Read original article: America’s New Religions
Everyone has a religion, regardless of whether it’s Christianity, Islam, Capitalism, Communism, or Taylor Swift.
Religion is not just God, creation theories, and the afterlife. A religion is any idea, practice, or way of life that gives meaning.
Sullivan defines it as:
“By religion, I mean something quite specific: a practice not a theory; a way of life that gives meaning, a meaning that cannot really be defended without recourse to some transcended value, undying “Truth, or God (or gods).”
I prefer Yuval Noah Harari’s definition from Sapiens:
“A system of human norms and values that is founded on belief in superhuman order.”
That superhuman order may be God. It may also be human rights, equality, or the invisible hand.
A religion gives ultimate meaning to your existence.
“This is why science cannot replace it. Science does not tell you how to live, or what life is about; it can provide hypotheses and tentative explanations, but no ultimate meaning.”
Further, whether religion is good, bad, true, or false is independent from the behavior of its adherents. Sullivan recalls an exchange between him and Christopher Hitchens about Hitchens’s book, God is Not Great.
“But the fact that religion has been so often abused for nefarious purposes — from burning people at the stake to enabling child rape to crashing airplanes into towers — does not resolve the question of whether the meaning of that religion is true. It is perfectly possible to see and record the absurdities and abuses of man-made institutions and rituals, especially religious ones, while embracing a way of life that these evil or deluded people preached but didn’t practice. Fanaticism is not synonymous with faith; it is merely faith at its worst.”
Sullivan next argues that Christianity specifically has greatly aided democracy.
“Liberalism is a set of procedures, with an empty center, not a manifestation of truth, let alone a reconciliation to mortality.”
Where liberalism can provide structure to running a society, in the United States, Christianity has historically been what provides meaning.
Why does this matter? Because with religion, your meaning is derived from faith, not politics. And without religion, meaning is derived from politics, not faith.
What happens when the fervor, conviction, and emotion that used to be dedicated to religion is instead expressed in political extremes?
“I think what happens is illiberal politics. The need for meaning hasn’t gone away, but without Christianity, this yearning looks to politics for satisfaction.”
(Emphasis my own)
Sullivan argues this is a contributing factor to why Americans have become so rooted in political extremes. Human impulses traditionally reserved for religion are finding a new home in our politics.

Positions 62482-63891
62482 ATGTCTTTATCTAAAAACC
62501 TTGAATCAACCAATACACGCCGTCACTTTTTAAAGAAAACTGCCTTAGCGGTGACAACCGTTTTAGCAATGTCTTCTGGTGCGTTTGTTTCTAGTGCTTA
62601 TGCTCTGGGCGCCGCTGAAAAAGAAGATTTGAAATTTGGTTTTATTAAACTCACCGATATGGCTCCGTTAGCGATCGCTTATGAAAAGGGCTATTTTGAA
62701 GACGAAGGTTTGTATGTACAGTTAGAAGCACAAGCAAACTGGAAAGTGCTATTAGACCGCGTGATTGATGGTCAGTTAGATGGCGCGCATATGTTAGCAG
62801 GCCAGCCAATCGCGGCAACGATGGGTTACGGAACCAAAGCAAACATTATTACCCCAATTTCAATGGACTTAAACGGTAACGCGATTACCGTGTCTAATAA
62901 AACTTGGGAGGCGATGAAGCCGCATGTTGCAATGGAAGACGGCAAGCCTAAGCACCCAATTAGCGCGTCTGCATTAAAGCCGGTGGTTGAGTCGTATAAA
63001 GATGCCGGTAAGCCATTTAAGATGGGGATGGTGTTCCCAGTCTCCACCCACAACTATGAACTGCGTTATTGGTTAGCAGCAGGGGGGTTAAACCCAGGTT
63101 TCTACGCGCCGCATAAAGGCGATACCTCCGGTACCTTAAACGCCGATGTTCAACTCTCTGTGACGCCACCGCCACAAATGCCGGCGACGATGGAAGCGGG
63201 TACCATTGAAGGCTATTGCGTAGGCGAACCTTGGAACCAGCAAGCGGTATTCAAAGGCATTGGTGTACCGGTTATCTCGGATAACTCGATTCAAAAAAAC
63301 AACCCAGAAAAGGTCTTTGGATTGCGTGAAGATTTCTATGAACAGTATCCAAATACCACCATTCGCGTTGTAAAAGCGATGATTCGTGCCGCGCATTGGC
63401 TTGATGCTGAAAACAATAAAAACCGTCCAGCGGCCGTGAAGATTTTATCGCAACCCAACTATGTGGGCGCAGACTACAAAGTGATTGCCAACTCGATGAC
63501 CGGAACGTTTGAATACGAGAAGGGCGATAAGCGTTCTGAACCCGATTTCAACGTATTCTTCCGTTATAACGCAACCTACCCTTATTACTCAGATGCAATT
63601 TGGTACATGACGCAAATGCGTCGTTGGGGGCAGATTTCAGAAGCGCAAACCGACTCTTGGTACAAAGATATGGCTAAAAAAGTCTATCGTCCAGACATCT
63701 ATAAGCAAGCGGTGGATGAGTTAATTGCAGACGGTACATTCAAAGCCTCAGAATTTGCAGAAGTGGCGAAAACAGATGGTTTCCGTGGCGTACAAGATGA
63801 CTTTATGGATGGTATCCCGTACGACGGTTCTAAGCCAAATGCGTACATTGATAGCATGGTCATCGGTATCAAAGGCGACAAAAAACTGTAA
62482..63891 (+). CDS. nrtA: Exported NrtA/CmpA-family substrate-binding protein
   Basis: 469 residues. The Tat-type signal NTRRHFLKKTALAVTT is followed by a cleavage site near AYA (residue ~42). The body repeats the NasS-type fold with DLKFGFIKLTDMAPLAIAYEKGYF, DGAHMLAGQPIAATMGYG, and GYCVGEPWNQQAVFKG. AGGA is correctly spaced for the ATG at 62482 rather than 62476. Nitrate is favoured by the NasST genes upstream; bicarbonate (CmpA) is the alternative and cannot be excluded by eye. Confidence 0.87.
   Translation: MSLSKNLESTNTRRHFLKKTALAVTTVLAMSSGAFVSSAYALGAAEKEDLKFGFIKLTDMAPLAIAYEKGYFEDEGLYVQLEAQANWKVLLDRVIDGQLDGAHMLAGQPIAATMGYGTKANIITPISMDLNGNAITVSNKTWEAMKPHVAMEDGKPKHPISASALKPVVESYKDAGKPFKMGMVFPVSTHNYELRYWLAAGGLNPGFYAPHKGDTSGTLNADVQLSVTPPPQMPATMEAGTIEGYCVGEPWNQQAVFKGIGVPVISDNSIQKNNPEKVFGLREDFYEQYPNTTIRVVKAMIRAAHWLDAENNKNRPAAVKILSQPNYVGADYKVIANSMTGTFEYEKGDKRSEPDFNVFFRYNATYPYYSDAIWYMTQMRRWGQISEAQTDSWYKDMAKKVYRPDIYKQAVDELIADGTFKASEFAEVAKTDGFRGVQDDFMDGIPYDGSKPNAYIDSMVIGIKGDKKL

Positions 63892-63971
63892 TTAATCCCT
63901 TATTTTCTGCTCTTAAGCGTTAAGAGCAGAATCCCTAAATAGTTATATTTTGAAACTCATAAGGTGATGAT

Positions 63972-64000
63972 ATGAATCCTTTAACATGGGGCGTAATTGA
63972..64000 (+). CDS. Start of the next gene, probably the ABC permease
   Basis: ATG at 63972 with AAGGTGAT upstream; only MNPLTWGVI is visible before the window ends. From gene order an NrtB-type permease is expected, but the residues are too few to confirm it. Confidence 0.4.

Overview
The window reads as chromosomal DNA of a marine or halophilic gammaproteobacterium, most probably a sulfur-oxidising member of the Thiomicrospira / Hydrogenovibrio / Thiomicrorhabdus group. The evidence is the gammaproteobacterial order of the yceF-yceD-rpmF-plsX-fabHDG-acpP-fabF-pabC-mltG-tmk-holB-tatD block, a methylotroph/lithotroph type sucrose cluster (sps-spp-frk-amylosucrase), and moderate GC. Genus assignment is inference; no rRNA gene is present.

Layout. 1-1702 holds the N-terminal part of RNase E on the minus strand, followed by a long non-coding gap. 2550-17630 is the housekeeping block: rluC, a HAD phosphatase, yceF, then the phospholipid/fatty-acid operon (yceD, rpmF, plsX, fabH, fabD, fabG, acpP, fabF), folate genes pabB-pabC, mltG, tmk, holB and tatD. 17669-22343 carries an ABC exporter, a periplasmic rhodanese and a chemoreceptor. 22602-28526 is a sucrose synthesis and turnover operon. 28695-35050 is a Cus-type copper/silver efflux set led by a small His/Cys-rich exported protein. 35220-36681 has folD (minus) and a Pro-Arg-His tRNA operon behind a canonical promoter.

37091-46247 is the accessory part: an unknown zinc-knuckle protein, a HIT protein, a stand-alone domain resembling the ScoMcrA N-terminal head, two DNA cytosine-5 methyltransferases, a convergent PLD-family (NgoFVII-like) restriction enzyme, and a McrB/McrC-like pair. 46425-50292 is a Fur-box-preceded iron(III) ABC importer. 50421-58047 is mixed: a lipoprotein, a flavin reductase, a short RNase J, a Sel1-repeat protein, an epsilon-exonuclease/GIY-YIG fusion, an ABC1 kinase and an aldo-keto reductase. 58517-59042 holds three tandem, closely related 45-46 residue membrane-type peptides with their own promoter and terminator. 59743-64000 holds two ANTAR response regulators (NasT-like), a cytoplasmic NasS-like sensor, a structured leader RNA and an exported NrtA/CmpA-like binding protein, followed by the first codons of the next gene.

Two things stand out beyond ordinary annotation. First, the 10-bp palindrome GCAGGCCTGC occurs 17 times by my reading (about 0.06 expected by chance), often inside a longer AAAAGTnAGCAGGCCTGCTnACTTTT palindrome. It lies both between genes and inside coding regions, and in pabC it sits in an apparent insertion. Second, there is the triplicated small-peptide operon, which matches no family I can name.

“We have the cult of Trump on the right, a demigod who, among his worshippers, can do no wrong. And we have the cult of social justice on the left, a religion whose followers show the same zeal as any born-again Evangelical. They are filling the void that Christianity once owned, without any of the wisdom and culture and restraint that Christianity once provided.”
The superhuman order on the Right is nationalism, freedom, and security (borders, guns). The superhuman order on the Left is inclusion and security (health, financial).
The Left’s social justice ideology mirrors religion awfully closely. It provides an explanation for the world as it is—that it is a result of social power structures. It suggests practices for overcoming this, ranging from regulation to safe spaces to imposing political correctness.
“Like early modern Christians, they punish heresy by banishing sinners from society or coercing them to public demonstrations of shame, and provide an avenue for redemption in the form of a thorough public confession of sin. “Social justice” theory requires the admission of white privilege in ways that are strikingly like the admission of original sin.”
My friend Brenner Spear had a great tweet that nicely illustrates this trend:
Much like past tensions between traditional religion and science, the modern Left and Right are selective about the science they believe. The Right denies science when it conflicts with their fossil fuel agenda. The Left denies science when it conflicts with their views on DNA and race.
Without Christianity, liberal democracy has a crisis on its hands as our religious, tribal energy seeks a new home.
Sullivan seems split about this situation. On one hand, he makes a dark prediction:
“Will the house still stand when its ramparts are taken away? I’m beginning to suspect it can’t.”
On the flip side, these religions are new and evolving, which is why they are rough around the edges, and with time, they’ll have a clearer shape and balance.